You are interested in studying ways to manage our natural resources and protect wildlife and their habitats.
About Natural Resource Ecology & Management
This major is diverse with opportunities to study forest management of hardwood and pine forests, wetlands, wildlife, conservation biology, fisheries, aquaculture, habitat management, or prepare for a career as a wildlife-oriented veterinarian. Curricula emphasizes field instruction. Unique facilities available through this curriculum include the School of Renewable Natural Resources’ Lee Memorial Forest, an actively managed forest, which has accommodations and teaching facilities so that you can get hands-on experience in the field.
- Conservation Biology - Students in this specialization are interested in conserving rare, uncommon, threatened, or endangered species - like the whooping crane or our state bird, the brown pelican! Students learn about habitats and genetics to enhance these species.
- Ecological Restoration - Students in this specialization are interested in using the principles of forestry and natural resource management to conserve and restore impacted landscapes.
- Fisheries and Aquaculture - Prepare for managing, conserving, and enhancing populations of aquatic organisms in the wild or through the use of aquaculture. Students also explore the commercial aspects of fisheries and aquaculture.
- Forest Resource Management - Students are prepared for the diverse challenges of managing forested landscapes for various sustainable uses. This area of concentration is specifically designed to assist the student in becoming a Certified Forester.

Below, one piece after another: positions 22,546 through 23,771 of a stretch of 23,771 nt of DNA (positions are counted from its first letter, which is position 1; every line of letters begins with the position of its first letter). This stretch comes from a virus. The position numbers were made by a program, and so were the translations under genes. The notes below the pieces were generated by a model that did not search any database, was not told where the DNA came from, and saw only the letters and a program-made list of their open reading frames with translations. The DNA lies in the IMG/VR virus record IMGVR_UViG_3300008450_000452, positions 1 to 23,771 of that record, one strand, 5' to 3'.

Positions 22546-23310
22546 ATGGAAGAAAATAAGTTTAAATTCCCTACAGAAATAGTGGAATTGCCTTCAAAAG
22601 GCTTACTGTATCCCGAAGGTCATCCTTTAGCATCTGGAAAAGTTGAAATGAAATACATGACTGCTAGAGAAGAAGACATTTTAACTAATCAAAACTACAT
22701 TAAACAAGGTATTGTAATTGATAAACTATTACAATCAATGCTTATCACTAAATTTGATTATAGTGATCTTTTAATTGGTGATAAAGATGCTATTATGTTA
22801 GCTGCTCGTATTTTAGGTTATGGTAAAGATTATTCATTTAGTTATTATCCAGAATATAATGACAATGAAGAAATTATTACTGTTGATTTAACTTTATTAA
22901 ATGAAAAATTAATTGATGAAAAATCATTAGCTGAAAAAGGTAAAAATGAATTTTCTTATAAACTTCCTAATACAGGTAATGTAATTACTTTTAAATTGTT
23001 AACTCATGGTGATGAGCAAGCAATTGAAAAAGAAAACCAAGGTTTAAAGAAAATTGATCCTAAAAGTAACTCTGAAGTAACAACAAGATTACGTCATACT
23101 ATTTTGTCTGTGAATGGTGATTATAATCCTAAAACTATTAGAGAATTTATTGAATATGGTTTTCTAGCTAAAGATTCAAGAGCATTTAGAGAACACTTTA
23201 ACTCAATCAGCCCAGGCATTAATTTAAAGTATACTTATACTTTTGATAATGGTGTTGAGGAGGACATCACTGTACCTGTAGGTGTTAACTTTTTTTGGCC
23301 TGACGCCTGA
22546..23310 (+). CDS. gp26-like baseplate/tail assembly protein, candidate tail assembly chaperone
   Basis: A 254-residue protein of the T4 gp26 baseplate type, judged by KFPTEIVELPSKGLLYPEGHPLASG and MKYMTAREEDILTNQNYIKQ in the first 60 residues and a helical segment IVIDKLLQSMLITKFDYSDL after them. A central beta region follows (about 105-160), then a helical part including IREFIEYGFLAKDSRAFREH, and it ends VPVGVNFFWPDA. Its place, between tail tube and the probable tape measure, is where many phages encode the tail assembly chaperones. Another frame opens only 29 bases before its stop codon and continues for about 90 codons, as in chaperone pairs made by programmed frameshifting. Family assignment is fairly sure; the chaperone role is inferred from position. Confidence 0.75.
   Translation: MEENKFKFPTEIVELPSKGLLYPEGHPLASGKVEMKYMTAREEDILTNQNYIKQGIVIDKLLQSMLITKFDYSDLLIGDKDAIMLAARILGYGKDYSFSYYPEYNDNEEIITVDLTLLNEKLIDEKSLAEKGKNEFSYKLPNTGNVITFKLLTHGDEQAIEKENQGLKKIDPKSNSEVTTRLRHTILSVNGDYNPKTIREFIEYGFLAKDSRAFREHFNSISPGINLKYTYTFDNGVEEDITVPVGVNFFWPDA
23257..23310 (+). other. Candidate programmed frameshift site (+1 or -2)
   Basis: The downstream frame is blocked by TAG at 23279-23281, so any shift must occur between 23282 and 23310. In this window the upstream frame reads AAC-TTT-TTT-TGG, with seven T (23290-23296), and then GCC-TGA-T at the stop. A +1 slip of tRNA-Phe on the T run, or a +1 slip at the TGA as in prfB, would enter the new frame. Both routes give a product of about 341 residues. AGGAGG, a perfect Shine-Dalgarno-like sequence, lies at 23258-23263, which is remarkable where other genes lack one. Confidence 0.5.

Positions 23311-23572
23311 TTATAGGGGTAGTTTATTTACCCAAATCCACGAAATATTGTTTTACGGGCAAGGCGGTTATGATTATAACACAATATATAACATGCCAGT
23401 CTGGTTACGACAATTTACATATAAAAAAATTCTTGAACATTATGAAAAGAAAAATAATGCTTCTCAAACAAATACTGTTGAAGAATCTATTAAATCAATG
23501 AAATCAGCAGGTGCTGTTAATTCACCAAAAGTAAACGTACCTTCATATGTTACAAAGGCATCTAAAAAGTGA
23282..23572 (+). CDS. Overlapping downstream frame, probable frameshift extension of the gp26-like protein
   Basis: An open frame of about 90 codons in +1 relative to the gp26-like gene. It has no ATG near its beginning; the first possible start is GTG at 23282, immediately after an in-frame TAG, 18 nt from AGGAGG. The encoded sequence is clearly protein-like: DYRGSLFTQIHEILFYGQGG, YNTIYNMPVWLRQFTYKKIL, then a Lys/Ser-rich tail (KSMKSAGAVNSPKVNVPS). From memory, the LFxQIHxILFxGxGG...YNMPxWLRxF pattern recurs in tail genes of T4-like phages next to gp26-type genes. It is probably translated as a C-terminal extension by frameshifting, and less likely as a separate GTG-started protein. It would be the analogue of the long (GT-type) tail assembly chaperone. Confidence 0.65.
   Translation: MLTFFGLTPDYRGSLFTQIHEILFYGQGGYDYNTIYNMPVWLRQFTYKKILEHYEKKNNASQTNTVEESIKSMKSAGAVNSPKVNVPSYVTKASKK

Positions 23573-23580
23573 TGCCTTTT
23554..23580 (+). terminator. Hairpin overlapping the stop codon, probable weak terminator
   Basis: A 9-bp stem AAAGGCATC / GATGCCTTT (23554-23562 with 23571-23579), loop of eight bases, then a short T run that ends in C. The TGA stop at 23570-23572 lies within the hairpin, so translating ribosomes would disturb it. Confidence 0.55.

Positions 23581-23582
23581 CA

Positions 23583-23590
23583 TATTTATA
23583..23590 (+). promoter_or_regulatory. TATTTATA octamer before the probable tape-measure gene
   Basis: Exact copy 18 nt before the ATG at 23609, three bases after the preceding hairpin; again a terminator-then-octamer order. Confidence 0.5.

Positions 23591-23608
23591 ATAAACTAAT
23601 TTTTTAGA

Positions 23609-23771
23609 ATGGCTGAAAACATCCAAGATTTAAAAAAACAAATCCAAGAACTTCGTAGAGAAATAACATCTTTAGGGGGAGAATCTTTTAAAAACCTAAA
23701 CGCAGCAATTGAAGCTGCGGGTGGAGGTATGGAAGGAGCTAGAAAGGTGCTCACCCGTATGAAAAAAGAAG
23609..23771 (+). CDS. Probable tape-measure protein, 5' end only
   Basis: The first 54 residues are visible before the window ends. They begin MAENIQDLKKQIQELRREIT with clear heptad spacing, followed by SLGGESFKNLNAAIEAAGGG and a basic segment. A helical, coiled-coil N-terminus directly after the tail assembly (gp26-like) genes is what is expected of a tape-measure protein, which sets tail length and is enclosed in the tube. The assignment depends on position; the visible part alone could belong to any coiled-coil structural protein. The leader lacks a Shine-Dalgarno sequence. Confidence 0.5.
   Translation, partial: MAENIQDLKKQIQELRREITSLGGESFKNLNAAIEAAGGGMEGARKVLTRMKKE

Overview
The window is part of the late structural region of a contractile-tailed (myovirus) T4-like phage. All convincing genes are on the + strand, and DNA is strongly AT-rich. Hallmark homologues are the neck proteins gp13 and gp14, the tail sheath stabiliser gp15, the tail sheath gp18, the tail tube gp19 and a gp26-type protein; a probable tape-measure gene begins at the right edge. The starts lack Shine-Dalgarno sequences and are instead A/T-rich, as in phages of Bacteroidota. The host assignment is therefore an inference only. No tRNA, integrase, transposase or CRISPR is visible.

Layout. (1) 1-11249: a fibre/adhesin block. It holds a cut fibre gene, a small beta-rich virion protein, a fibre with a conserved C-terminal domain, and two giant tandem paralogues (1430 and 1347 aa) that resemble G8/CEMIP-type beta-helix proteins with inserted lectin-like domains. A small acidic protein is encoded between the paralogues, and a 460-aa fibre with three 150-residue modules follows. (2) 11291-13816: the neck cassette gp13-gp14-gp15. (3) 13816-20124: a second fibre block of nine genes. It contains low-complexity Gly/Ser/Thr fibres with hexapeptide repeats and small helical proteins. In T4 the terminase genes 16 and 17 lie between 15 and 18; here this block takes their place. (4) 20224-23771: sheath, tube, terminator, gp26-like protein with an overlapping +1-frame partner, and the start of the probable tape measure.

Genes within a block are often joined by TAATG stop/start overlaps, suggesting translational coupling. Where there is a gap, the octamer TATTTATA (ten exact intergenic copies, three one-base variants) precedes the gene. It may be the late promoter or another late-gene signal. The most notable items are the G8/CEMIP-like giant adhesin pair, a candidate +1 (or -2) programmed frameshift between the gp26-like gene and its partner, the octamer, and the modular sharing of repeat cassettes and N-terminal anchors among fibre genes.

- Pre-Veterinary Medicine - Wildlife and Fisheries - Students are preparing for a career as a wildlife or zoo veterinarian. These veterinarians work for state or federal agencies, non-governmental environmental organizations, wildlife rehabilitation facilities, or zoos and aquariums. This option includes all of the courses required for application to the LSU School of Veterinary Medicine.
- Watershed Science -Watersheds are increasingly becoming the primary unit for resource management. There is an increasing trend that employment opportunities in agriculture, forestry, environmental science, and other related areas are often preferably given to those graduates who earned training and hands-on experience in watersheds, water quality, and aquatic science.
- Wetland Sciences - This concentration is designed for students who wish to study our wetlands, which provide wildlife and fish habitat, help maintain water quality, and benefit our economy.
- Wildlife Ecology - Study the varied kinds of wildlife that make Louisiana the “Sportsman’s Paradise”, this includes game animals such as deer and ducks. Students also learn about the ecologically important non-game species.
- Wildlife Habitat Conservation and Management - Students manage forests, wetlands, and other habitats to promote wildlife. Take one of two paths - one focuses on wetland wildlife habitat or another centered on forest management. This concentration includes eight weeks of study at Lee Memorial Forest.
- Aquaculture specialist
- Conservation biologist
- Forestry consultant
- Wildlife and fisheries ecologist
- Wildlife and fisheries veterinarian
- Wildlife law enforcement officer
Once you're an LSU student, you'll need to meet the requirements below to continue pursuing this major.
- 2.0 GPA in all coursework (2.5 GPA for transfer)
- 2.0 cumulative GPA in courses toward degree requirements
- grade of "C" or better in ENGL 1001 and MATH 1021 or higher
B.S., Bachelor of Science
Course Load by Subject Area
- Agriculture: High Intensity
- Science: High Intensity
- Communication: Medium Intensity
- Electives: Medium Intensity
- History & Law: Medium Intensity
- Math: Medium Intensity
- View all course loads
- Coastal Environmental Science
- Disaster Science & Management
- Environmental Management Systems
- Marine Biology